About Herr Kruger

Eberhard August Franz Ewald Krüger was born in Berlin in 1928 and, as the son of ardent party officials, was active in the HJ. Then, at age 15, he appeared in a propaganda film (Junge Adler) and by March 1945 was a foot soldier in the cobbled-together last-ditch SS-Grenadier-Division “Nibelungen,” thrown into the meatgrinder with the Germans burning the last of the seed corn. Deserting and hiding out in Austria at the end of the war, he later joined the anti-far-right Amadeu Antonio Stiftung group late in life and decried fascism and assorted right-wing parties.

However, most do not know Kruger for his war record or anti-Nazi activism. No, “Hardy” Kruger was for years Hollywood’s prototypical blonde Prussian officer and/or South African hard case.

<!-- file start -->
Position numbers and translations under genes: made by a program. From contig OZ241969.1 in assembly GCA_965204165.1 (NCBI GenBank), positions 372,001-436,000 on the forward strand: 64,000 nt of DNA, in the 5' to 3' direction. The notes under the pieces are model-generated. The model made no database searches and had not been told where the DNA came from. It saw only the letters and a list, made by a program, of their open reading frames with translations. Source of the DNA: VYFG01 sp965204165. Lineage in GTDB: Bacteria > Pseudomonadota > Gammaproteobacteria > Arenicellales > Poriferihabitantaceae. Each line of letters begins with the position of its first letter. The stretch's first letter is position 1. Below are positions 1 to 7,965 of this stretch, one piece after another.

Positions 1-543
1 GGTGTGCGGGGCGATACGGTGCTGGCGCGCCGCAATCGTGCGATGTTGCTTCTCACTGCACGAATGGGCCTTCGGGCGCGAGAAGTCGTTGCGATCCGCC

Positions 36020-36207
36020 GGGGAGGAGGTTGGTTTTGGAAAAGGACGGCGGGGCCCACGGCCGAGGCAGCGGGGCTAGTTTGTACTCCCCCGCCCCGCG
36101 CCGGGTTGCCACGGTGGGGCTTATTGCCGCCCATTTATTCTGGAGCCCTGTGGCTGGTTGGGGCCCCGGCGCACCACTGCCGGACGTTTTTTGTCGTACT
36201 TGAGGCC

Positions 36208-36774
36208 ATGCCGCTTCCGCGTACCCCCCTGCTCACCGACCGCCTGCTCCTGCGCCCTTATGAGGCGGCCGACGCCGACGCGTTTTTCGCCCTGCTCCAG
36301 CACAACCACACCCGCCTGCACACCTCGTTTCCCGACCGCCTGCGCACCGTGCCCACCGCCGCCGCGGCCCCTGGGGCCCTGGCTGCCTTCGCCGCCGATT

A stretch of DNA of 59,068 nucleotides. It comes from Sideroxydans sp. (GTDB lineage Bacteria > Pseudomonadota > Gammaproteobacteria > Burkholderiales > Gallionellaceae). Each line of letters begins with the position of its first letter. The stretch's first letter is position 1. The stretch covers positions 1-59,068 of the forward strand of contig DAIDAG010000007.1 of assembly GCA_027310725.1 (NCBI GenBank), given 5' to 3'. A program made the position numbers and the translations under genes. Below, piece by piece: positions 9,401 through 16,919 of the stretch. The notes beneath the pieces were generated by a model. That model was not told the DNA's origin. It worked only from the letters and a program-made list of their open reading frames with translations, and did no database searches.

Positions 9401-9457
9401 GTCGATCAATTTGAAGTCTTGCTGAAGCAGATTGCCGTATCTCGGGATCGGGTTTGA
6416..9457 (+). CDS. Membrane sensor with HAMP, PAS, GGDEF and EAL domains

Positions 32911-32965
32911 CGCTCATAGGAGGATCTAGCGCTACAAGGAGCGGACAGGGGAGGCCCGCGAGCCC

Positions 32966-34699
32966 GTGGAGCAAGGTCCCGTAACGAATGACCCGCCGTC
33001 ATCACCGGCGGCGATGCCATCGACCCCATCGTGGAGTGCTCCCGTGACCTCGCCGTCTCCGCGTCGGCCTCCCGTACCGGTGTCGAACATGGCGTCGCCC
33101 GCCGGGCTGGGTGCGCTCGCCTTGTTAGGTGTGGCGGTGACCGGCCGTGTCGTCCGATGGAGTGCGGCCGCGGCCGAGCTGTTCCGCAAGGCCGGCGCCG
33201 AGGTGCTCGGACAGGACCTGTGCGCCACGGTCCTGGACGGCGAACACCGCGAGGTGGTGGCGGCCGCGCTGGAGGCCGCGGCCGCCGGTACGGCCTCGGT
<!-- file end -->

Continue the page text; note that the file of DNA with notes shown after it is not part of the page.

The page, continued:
After a string of West German rom-coms in the late 1940s and 1950s, he made his big splash over here in 1962’s Academy Award-nominated (losing to Lawrence of Arabia) Hatari! as retired German race car driver Kurt Müller, following that up in The Flight of the Phoenix as the arrogant but brilliant German aeronautical engineer Heinrich Dorfmann opposite actual WWII B-17 bomber pilot Jimmy Stewart.

Then came stints as a German officer in The Battle of Neretva, A Bridge Too Far, and others.

In Kubrick’s oft-overlooked period epic Barry Lyndon, when the eponymous character spends his miserable time in the army of Fredrick the Great, it was at the hands of Kruger’s Captain Potzdorf.

Then, of course, his appearance as an unreformed South African merc in The Wild Geese.

Kruger, a Good German, died last week in Palm Springs, aged 93.

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